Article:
often do dogs and cats die during anesthesia?
for veterinary medicine are difficult to compile. There are no systematic
methods for reporting anesthetic complications and objective independent
assessment of the clinical course of events leading to anesthetic morbidity
and mortality are virtually non-existent. Several retrospective studies
have been performed over the last 50 years documenting the anesthetic
death rate in dogs and cats. In 1955, one study reported that at a single
institution the death rate was 1.1% in dogs and 1.8% in cats.(1) The
same institution was reevaluated in 1979 and the death rate decreased
to 0.43% in dogs and 0.25% in cats. In a similar study of 10,000 feline
anesthetics, the death rate was similar (0.3%).(2)
study in the United Kingdom reported mortality rates in dogs and cats
of 0.23% and 0.29% respectively.(3) This study stratified patients based
on the presence of preexisting disease. When analysis was complete the
death rate was 3.12% for dogs with preexisting disease and 0.11% for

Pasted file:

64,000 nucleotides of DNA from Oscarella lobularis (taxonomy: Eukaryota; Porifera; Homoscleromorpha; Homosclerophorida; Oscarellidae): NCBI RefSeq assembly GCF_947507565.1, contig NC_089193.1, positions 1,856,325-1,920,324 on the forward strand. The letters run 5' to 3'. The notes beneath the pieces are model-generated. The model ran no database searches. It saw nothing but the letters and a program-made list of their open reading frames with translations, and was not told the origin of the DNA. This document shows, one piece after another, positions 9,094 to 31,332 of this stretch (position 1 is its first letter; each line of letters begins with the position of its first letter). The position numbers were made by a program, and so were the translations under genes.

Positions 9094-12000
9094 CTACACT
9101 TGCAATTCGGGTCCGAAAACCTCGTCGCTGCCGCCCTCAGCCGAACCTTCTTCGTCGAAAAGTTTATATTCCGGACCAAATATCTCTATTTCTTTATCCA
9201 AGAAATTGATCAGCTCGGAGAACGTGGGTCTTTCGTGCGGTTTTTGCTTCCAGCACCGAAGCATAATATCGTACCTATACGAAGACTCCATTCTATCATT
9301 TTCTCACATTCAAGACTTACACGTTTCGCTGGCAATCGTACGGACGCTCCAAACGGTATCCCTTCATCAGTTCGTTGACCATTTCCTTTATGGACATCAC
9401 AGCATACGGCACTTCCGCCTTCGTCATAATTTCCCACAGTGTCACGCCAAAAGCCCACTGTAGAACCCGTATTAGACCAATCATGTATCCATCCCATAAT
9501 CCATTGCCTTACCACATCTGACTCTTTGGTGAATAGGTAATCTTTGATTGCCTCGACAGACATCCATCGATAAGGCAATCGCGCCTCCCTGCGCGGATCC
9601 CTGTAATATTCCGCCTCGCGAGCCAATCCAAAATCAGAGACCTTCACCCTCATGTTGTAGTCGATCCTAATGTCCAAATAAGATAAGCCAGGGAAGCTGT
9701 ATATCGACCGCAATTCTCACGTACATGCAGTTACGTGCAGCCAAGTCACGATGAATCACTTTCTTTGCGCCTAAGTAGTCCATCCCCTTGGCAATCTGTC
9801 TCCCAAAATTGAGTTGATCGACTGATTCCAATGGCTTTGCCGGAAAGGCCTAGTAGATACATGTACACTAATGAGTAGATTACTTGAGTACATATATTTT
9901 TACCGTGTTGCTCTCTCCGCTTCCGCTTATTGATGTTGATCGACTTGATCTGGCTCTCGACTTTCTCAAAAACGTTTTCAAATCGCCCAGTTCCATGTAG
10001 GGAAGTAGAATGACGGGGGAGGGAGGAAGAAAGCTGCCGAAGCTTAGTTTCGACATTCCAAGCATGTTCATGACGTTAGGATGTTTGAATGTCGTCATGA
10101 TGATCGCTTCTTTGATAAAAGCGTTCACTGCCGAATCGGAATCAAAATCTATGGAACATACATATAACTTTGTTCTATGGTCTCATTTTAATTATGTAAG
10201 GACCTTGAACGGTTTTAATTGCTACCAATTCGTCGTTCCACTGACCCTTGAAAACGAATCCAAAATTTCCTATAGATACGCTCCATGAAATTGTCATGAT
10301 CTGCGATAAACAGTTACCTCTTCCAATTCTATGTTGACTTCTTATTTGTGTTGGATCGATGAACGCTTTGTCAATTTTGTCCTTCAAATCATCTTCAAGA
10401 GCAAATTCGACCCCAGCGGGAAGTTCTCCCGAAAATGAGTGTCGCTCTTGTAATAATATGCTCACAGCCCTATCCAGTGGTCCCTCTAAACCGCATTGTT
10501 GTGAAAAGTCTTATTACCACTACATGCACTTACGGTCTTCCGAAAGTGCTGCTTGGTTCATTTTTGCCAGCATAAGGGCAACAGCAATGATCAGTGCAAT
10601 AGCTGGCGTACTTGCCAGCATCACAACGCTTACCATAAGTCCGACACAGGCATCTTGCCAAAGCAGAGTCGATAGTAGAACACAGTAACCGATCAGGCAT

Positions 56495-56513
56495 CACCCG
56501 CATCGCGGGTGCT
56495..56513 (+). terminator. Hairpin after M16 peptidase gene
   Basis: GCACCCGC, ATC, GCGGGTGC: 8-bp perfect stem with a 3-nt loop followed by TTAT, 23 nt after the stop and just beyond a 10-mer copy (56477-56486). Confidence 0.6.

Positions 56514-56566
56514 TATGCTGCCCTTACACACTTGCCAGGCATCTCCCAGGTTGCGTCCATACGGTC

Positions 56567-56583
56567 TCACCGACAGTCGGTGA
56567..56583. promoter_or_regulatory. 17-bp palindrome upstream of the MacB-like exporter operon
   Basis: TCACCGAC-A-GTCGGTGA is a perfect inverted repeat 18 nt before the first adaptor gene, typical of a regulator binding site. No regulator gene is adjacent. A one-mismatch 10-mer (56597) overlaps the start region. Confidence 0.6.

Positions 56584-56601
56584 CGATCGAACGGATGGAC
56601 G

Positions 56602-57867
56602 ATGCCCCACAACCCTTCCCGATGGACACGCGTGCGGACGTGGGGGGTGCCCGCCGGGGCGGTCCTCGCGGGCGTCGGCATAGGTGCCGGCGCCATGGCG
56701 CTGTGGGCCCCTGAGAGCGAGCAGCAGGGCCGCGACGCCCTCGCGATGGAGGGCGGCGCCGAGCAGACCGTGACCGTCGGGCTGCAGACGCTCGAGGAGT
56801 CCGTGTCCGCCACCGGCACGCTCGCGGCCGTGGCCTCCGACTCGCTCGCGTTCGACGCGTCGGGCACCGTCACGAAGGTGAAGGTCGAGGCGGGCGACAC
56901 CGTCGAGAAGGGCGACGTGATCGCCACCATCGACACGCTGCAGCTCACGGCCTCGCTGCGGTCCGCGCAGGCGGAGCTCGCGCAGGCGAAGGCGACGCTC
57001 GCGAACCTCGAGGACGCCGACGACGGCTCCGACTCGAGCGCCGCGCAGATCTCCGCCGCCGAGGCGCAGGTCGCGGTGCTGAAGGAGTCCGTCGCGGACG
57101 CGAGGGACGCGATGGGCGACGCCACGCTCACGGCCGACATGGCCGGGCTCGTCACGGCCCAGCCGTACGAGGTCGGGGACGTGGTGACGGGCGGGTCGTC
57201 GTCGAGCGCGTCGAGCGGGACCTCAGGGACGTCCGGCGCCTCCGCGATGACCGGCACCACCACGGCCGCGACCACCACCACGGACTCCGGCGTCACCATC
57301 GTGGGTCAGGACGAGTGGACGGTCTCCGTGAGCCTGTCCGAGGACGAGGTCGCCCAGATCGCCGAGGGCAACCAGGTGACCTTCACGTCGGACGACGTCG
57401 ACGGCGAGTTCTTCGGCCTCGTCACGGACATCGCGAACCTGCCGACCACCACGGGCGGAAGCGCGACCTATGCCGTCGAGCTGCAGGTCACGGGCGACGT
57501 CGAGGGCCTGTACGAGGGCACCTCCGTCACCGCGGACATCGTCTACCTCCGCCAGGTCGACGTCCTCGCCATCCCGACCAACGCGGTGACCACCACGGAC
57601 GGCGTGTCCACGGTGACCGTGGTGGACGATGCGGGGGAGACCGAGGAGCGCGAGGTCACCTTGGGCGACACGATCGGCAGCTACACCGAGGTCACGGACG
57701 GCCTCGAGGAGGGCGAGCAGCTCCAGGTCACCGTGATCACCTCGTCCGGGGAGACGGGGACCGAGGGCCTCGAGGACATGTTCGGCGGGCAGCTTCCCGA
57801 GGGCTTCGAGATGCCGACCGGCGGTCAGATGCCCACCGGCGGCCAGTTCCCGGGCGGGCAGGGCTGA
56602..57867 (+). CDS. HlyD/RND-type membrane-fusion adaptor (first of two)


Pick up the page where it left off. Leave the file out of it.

healthy dogs. Cats also had increased risk with disease (3.33%) and
decreased risk when healthy. Subsequent studies have provided similar
results.(4-6) These studies suggest that as the patient population ages,
and more animals with concurrent diseases are anesthetized, anesthetic
care must improve in order to reduce or even maintain current mortality
is imperative to recognize that death, while easy to define, is a catastrophic
outcome. Many other risks of anesthesia such as respiratory depression,
low blood pressure, and adverse drug reactions may not cause death,
but can seriously complicate patient recovery and long term health.
1. Lumb W, Jones E. Veterinary Anaesthesia, 2nd Edn Philadelphia: Lea
and Febiger 1973; 611-29.
2. Dodman N. Feline anesthetic survey. J Small Animal Practice 1977;
3. Clarke K, Hall L. A survey of anaesthesia in small animal practice.
AVA/BSAVA report. J Ass Vet Anaesth 1990; 17: 4-10.
4. Dodman N, Lamb L. Survey of small animal anesthetic practice in Vermont.
J Anim Hosp Ass 1992; 28: 439-45.
5. Gaynor J, Dunlop C, Wagner A, Wertz E, Golden A. Complications and
mortality associated with anesthesia in dogs and cats. J Anim Hosp Ass
1994; 35: 13-7.
6. Dyson D, Maxi M. Morbidity and mortality associated with anesthetic
management in small animal veterinary practice in Ontario. J Anim Hosp
Ass 1998; 35: 325-35.
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